By Bob Fish
There’s a growing movement among US consumers towards ethical consumption. Think of the slogans we’ve all become familiar with over the last many years for products advertising ethical attributes running the gamut from “free range” eggs to “conflict free” diamonds. Given the choice, more and more consumers are spending their dollars on goods that do good in the world, or at least do no harm. And because so few of us have either the time or the skill set to track down the provenance of an individual purchase, we rely on third-party endorsement.
In the coffee world, the third-party endorsement with which most of us are familiar is the Fair-Trade label. It conjures the impression that the coffee with that label on the bag was grown, harvested and processed in a way that did not exploit the worker or the farmer. And perhaps, even, that it supports some greater social good for the community.
But what does it mean, and is it true?
The Origins of Fair-Trade
The idea of ‘Fair-Trade’ emerged after World War II as a consensus among business, religious and non-governmental agencies in Europe that the way we source commodities can have a positive impact on world poverty. The idea gained traction in the 60’s and 70’s with multiple organizations pursuing the goal. Eventually there was consolidation in the 80’s, with a Fair-Trade label being created in 1988. That is the organization that we recognize today as Fair-Trade International.
Fair-Trade USA was started in 1998 and although it was a member of Fair-Trade International, that relationship ended in 2011. The Fair-Trade USA label is the one that we see on bags of coffee in grocery stores here in the United States.
“Seek the seal, and make a difference”, a quote taken straight from the Fair-Trade USA website, suggests that if you buy the Fair-Trade label, you as a consumer will have an impact. But do you?
Expectation vs. Reality
The Fair-Trade consumer is a conscious consumer, willing to pay a premium for their coffee, and expecting that premium to go directly to the farmer to create a positive economic and social impact. That does not always seem to be the case.
The main issues that regularly surface about Fair-Trade USA are:
- They fail to address the root of poverty issues.
- Purported benefits of the Fair-Trade system lack transparency.
- Little of Fair-Trade coffee originates from the poorest countries.
- Fair-Trade imposes significant costs on impoverished growers. Like most third party-marketing organizations (think USDA Organic, for example), it is very expensive for a farmer to be able to license the Fair-Trade seal on their coffee. In a business where profit margins for farmers are thread-bare to begin with, many smaller farmers simply cannot afford it.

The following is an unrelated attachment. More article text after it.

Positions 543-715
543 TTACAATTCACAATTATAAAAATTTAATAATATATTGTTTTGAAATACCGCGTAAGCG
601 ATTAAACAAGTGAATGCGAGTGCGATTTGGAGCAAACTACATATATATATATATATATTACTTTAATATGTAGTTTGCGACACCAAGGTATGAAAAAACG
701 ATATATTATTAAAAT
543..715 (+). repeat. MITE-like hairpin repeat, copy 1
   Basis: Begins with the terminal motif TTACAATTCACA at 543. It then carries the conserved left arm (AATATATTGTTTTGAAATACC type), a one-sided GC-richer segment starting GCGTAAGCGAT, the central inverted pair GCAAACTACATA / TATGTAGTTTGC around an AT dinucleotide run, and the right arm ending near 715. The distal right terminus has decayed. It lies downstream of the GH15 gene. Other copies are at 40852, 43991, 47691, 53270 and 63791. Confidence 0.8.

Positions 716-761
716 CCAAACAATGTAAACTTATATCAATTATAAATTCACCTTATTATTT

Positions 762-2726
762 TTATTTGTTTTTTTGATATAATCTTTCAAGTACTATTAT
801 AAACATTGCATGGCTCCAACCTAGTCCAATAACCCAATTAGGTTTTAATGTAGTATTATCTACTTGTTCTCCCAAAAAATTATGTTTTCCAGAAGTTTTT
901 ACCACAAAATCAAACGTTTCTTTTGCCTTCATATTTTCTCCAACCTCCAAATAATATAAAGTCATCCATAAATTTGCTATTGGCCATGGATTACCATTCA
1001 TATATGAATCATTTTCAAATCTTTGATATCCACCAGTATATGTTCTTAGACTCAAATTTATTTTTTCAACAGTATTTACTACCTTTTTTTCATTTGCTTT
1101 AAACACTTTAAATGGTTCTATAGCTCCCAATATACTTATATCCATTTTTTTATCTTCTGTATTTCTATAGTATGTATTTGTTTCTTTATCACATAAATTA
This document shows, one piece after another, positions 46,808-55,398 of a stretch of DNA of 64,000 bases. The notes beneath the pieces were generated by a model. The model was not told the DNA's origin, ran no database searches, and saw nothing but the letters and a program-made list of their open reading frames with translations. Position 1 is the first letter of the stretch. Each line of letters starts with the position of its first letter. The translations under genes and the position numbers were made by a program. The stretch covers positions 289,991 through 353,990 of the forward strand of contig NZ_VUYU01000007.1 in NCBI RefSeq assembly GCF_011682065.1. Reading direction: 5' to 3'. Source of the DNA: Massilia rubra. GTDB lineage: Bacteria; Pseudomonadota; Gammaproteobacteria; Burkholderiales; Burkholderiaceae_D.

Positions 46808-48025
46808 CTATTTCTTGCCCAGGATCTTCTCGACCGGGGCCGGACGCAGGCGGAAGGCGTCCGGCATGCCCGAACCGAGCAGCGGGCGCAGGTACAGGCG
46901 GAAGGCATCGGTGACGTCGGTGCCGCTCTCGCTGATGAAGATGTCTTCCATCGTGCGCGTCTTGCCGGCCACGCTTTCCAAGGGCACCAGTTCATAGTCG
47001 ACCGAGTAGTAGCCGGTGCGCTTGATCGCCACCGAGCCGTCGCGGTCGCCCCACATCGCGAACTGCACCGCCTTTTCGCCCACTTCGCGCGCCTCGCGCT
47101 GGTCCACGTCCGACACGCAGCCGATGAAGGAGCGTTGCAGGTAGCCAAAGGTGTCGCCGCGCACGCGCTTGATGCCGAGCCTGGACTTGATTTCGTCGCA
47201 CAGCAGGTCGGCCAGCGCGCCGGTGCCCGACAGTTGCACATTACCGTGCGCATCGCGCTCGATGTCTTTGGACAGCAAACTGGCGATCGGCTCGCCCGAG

- Fair-Trade attracts bad beans. This may seem counter-intuitive, but the organization is not about quality, it’s about price. And when they promise a farmer a set price for their crop, the farmer is incentivized to give them their worst quality beans, so that they fetch a higher price for the best beans.
- Fails to help a farmer individually.
Don’t misunderstand, the Fair-Trade label has introduced the American consumer to considerations about coffee farming such as poverty, workers pay, working conditions, sustainable agricultural practices, and community investment that they never really considered important prior the ‘label’ being created. But it doesn’t fully deliver on its promise. We are committed to finding a better way.
BIGGBY Coffee and Farm Direct
BIGGBY COFFEE still uses Fair-Trade coffee, but we are also on a new mission to have 50% of our coffee be Farm-Direct by 2023. This mission looks to fill the gaps that a simple Fair-Trade label model might miss. We look to answer three broad questions:
- Is the farm paying its workers above the national average?
- Is the farm employing sustainable and organic farming practices?
- Does the farmer have a strong and local social mission that they are actively engaged with?
To do that, my wife Michelle and I are ‘boots on ground’ with a visit to every farm to verify that they are doing what they say they’re doing. When we get there, we stay and live on the farm, get to know the farmer, the workers, the land, and the community at large. These visits are full immersion events. While we generally feel safe with our host farmer, the journey there is often not without risk. We have had incredible moments of connection as well some as pretty hair-raising adventures.
The goals of our Farm-Direct mission for the BIGGBY COFFEE consumer (BIGGBY Fanatics), the Baristas that serve them, and the Owner/Operator Fanchisees are as follows:
- To bring them a specific name, face, and a place for every one of our great tasting coffees.
- To have them feel assured that the coffee that they are drinking and serving is produced in a sustainable way on a human, environmental, and social level.
- That the farmer will get a premium for their product to keep all those sustainability efforts alive and still earn a reasonable profit.
Because we eliminate the brokers and the other middlemen and make our financial and import arrangements directly with the farmer, only a portion of that premium will be passed along to the consumer. And that premium won’t be squandered on an arbitrary third-party agency like Fair Trade USA. So, more revenue will go to the farmer. And it’s not just any farmer… it’s one we know, love, and cherish.
Our goal is to be 50% Farm-Direct by 2023, after which we will reach for 100%.